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Appointments process for House of Lords ‘deserves reform’ to strengthen the institution, says constitutional expert

Tuesday 21 February 2023

The process of appointment of peers to the House of Lords “deserves reform”, one of the country’s most eminent constitutional experts has said

After a career spanning four decades researching, teaching and writing about Britain’s democratic system as Professor of Government at the University of Hull, Lord Norton of Louth has been described as "the United Kingdom’s greatest living expert on Parliament”.

He is currently taking a private member’s bill through Parliament to strengthen the powers of the House of Lords Appointments Commission to advise prime ministers not only on the propriety of nominees for life peerages, but also their merit and their willingness and capacity to contribute to the work of the Upper House.

In conversation with the Speaker of the House of Lords, Lord McFall, Lord Norton said that there was “a need for change to strengthen the institution”, and he said this should include reform to the way new peers are chosen.

Released today (Tuesday 21 February) in the latest edition of Lord McFall’s podcast and video series Lord Speaker’s Corner, the interview sees Lord Norton stress the importance of an appointments procedure which commands the trust of the electorate.

“There has to be trust in the institution if it's to do its job effectively,” said the Conservative peer.

“So we have a challenge there, not least because people don't understand the Lords, and because some of our processes - or the means by which members are appointed to the House - do deserve to be reformed.”

Lord Norton said that the Upper House performs a valuable role in the legislative process, by conducting line-by-line scrutiny of new laws before they reach the statute book, as well as by monitoring ministers’ use of “statutory instrument” powers to issue orders without a vote in Parliament.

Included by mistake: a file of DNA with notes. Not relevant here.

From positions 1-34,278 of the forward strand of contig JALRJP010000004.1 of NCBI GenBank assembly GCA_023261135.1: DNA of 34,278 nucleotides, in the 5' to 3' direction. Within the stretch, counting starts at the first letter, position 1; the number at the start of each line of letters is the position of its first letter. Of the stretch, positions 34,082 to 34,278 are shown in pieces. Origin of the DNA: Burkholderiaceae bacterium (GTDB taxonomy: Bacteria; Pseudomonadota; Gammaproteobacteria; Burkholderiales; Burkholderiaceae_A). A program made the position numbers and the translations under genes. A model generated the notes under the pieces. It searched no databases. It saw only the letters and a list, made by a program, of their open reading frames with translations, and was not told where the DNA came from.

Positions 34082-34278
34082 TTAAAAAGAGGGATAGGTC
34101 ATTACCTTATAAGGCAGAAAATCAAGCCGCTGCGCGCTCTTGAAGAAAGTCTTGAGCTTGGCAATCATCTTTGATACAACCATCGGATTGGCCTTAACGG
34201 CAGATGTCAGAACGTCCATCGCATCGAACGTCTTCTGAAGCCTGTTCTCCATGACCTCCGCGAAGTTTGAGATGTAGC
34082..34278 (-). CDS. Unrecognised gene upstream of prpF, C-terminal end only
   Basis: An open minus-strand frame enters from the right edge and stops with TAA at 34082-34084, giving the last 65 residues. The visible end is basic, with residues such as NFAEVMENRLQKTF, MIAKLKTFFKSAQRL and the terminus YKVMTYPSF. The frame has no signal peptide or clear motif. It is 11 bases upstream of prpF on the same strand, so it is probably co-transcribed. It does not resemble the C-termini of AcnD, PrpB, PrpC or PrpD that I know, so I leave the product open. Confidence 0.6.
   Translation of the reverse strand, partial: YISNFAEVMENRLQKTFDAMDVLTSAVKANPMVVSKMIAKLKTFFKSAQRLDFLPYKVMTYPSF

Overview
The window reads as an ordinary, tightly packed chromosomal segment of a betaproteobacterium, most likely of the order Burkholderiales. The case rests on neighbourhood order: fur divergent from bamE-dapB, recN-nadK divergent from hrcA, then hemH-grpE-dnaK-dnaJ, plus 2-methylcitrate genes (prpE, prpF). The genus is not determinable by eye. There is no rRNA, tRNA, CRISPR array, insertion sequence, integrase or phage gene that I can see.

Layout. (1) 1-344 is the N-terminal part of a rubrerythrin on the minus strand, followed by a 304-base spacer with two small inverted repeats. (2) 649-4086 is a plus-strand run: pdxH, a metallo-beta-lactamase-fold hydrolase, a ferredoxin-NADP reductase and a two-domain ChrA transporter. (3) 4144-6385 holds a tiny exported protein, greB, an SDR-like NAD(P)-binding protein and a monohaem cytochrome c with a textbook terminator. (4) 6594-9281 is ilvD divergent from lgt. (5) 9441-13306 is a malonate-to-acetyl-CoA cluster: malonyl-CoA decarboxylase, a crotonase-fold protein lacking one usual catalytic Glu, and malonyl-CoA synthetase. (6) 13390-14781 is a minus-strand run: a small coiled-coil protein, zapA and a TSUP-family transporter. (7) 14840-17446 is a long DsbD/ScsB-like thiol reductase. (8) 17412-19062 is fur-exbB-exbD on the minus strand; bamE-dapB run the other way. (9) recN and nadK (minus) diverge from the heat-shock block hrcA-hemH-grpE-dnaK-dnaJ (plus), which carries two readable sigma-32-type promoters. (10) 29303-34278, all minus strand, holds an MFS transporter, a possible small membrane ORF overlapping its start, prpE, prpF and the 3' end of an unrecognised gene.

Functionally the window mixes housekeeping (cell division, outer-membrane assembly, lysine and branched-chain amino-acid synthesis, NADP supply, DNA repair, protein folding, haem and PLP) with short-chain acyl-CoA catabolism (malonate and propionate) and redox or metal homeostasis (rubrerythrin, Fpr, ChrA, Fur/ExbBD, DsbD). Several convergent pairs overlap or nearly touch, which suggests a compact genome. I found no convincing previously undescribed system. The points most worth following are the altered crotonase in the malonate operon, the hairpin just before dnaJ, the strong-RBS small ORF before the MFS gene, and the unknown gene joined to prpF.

“The Lords if you like, does the heavy lifting that otherwise would not be done at all,” he said.

This process was “complementary” to the work conducted by MPs, fulfilling tasks that the House of Commons “either doesn't have the time or doesn't have the political will” to undertake,” said Lord Norton.

Because no party has a majority in the House of Lords, the second chamber operates by a “culture of justification”, under which ministers must persuade peers of the merits of their plans, rather than the “culture of assertion” in the Commons, where victory can be secured by force of numbers, he explained.

But he stressed that the vast majority of the hundreds of amendments to bills introduced in the Lords each year come about by a consensual process, as ministers accept improvements suggested by peers. Only a minority result from government defeats in the Upper House, and convention ensures that when the Commons sticks its heels in, peers will give way, he said.

Explaining his lifelong work to improve public understanding of the parliamentary system, Lord Norton said:

“People quite often don't fully understand Parliament. They quite often confuse it with Government. Within Parliament, the bit they least understand is the role of the House of Lords.

“When people do know about it, they tend to be quite supportive. It's the people who know least about it tend to be the ones who are most critical of it… It’s up to people to reach their own conclusions, but I'm keen to ensure they do it from an informed basis.”

The Lord Speaker, Lord McFall, said:

“There is continual debate about the future of the House of Lords, and I am keen to ensure that it takes place in the context of public understanding of the work peers do and the role of the Upper House within our parliamentary system.

“After a lifetime studying the Westminster system, there are few people better qualified to explain the issues than Lord Norton. I found this discussion illuminating and hope that the podcast will play a part in keeping the public well informed.”

The Lord Speaker’s Corner podcast can be found from Tuesday 21 February at:

It is also available on the House of Lords YouTube channel:

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